And the sea billow'd o'er his sinking head ?

When now the thunder rores, the lightning lies,
And all the warring winds. tumultuous rise ;]
When now the foaming surges tost on high,
Disclose the sands beneath, and touch the sky;
When death draws near, the mariners, aghalt,
Look back with terror on their actions past,
Their courage fickens into deep dismay,
Their hearts thro' fear and anguilh melt away,
Nor tears nor pray’rs the tempest can appeale ;
Now they devote their treasure to the seas,
Unload their shatter'd barque, tho' richly fraught,
And think the hopes of life are cheaply bought
With gems and gold; but oh ! the storm fo high,
Nor gems, nor gold, the hopes of life can buy.

The trembling prophet then, themselves to save,
They headlong plunge into the briny wave ;
Down he descends, and booming o'er his head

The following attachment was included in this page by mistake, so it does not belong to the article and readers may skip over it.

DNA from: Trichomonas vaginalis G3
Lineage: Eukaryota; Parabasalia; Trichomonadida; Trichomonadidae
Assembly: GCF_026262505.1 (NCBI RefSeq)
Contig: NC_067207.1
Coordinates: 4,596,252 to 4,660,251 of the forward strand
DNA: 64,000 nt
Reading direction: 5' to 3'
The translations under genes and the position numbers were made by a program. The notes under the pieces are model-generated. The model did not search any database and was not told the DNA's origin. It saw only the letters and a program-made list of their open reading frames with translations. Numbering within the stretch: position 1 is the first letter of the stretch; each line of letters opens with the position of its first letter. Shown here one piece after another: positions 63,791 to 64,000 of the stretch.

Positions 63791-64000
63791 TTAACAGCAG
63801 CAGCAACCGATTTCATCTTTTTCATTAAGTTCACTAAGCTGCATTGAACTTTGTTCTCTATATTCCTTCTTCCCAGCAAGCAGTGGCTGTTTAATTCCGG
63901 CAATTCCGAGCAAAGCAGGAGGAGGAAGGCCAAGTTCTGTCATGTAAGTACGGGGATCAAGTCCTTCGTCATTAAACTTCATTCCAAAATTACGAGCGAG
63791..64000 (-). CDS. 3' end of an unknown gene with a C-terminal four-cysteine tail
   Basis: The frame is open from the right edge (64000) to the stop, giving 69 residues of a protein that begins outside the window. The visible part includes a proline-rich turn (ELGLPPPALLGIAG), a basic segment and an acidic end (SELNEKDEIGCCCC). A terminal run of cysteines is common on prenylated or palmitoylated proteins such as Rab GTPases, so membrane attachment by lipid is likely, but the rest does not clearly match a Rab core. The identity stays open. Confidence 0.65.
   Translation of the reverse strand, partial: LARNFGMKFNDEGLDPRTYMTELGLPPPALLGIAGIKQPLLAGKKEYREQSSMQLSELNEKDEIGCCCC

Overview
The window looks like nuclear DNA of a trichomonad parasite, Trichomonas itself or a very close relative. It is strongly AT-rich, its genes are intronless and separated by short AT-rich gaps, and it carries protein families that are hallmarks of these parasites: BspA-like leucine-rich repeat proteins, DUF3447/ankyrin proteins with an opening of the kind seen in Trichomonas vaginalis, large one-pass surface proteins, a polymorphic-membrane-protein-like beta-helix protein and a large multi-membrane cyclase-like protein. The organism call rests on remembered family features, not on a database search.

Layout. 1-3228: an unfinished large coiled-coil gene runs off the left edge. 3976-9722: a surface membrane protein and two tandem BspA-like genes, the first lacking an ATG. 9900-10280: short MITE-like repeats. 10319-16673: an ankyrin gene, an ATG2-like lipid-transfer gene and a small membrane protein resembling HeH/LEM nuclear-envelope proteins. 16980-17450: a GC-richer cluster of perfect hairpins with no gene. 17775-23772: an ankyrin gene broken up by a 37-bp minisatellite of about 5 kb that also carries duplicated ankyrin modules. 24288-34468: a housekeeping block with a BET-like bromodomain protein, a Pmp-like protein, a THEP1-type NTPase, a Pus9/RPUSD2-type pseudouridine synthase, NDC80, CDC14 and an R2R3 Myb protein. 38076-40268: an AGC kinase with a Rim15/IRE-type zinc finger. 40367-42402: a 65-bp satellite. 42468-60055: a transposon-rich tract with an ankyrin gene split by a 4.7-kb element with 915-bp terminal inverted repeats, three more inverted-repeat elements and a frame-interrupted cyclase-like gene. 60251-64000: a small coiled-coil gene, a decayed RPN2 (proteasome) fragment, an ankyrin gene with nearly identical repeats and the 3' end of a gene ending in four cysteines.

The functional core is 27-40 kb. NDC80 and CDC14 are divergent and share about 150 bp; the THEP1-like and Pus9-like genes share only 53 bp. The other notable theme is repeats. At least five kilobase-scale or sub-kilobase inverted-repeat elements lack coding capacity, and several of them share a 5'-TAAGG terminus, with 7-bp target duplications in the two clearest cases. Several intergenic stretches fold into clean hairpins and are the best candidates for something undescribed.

The billows close, he's number'd with the deade
(Hear, Oye just ! attend ye virtuous few!
And the bright paths of piety pursue.).
Lo ! the great ruler of the world, from high,
Looks smiling down with a propitious eye,
Covers his servant with his gracious hand,
And bids tempestous nature filent Rand ;

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Commands the peaceful waters to give place,
Or kindly fold them in a soft embrace:
He bridles in the monsters of the deep,
The bridl'd monsters awful distance keep;
Forget their hunger, while they view their prey,
And guiltless gaze, and round the stranger play.

But still arile new wonders! nature's Lord
Sends forth into the deep his pow'rful word,
And calls the great leviathan: the great
Leviathan attends in all his state ;
Exults for joy, and with a mighty bound
Makes the sea shake, and heav'n and earth resound;
Blackens the waters with the rising fand,
And drives vast billows to the distant land.

As yawns an earthquake, when imprison'd air
Struggles for vent, and lays the centre bare,
The whale expands his jaws enormous size,
The prophet yiews the cavern with surprize;
Measures his monstrous teeth afar descry'd,
And rolls his wond'ring eyes from side to side;
Then takes poffeffion of the spacious leat,
And fails secure within the dark retreat.

Now is he pleas'd the northern blast to hear,
And hangs on liquid mountains void of fear ;